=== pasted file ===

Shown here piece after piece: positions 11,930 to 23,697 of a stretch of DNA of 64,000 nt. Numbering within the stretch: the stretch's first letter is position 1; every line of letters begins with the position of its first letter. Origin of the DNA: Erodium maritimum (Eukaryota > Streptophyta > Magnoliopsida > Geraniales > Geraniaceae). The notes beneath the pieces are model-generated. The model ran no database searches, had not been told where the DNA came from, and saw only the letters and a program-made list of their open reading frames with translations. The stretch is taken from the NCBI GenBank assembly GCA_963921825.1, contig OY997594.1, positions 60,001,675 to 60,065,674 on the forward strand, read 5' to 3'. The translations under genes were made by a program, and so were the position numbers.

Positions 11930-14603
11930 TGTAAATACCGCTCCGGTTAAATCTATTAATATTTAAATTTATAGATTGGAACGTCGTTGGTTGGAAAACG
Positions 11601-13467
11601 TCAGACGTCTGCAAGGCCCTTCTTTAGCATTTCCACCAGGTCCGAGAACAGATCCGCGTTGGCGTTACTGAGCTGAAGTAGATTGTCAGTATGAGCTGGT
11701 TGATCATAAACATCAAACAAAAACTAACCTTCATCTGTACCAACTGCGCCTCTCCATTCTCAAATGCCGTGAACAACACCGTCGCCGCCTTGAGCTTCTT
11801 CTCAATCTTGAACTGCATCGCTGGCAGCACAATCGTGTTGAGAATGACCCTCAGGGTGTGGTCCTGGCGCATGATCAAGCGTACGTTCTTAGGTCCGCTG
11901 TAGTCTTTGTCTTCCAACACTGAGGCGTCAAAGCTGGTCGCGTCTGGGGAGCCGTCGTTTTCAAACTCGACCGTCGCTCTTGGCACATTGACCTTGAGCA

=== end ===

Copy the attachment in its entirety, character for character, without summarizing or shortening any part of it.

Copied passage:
Shown here piece after piece: positions 11,930 to 23,697 of a stretch of DNA of 64,000 nt. Numbering within the stretch: the stretch's first letter is position 1; every line of letters begins with the position of its first letter. Origin of the DNA: Erodium maritimum (Eukaryota > Streptophyta > Magnoliopsida > Geraniales > Geraniaceae). The notes beneath the pieces are model-generated. The model ran no database searches, had not been told where the DNA came from, and saw only the letters and a program-made list of their open reading frames with translations. The stretch is taken from the NCBI GenBank assembly GCA_963921825.1, contig OY997594.1, positions 60,001,675 to 60,065,674 on the forward strand, read 5' to 3'. The translations under genes were made by a program, and so were the position numbers.

Positions 11930-14603
11930 TGTAAATACCGCTCCGGTTAAATCTATTAATATTTAAATTTATAGATTGGAACGTCGTTGGTTGGAAAACG
Positions 11601-13467
11601 TCAGACGTCTGCAAGGCCCTTCTTTAGCATTTCCACCAGGTCCGAGAACAGATCCGCGTTGGCGTTACTGAGCTGAAGTAGATTGTCAGTATGAGCTGGT
11701 TGATCATAAACATCAAACAAAAACTAACCTTCATCTGTACCAACTGCGCCTCTCCATTCTCAAATGCCGTGAACAACACCGTCGCCGCCTTGAGCTTCTT
11801 CTCAATCTTGAACTGCATCGCTGGCAGCACAATCGTGTTGAGAATGACCCTCAGGGTGTGGTCCTGGCGCATGATCAAGCGTACGTTCTTAGGTCCGCTG
11901 TAGTCTTTGTCTTCCAACACTGAGGCGTCAAAGCTGGTCGCGTCTGGGGAGCCGTCGTTTTCAAACTCGACCGTCGCTCTTGGCACATTGACCTTGAGCA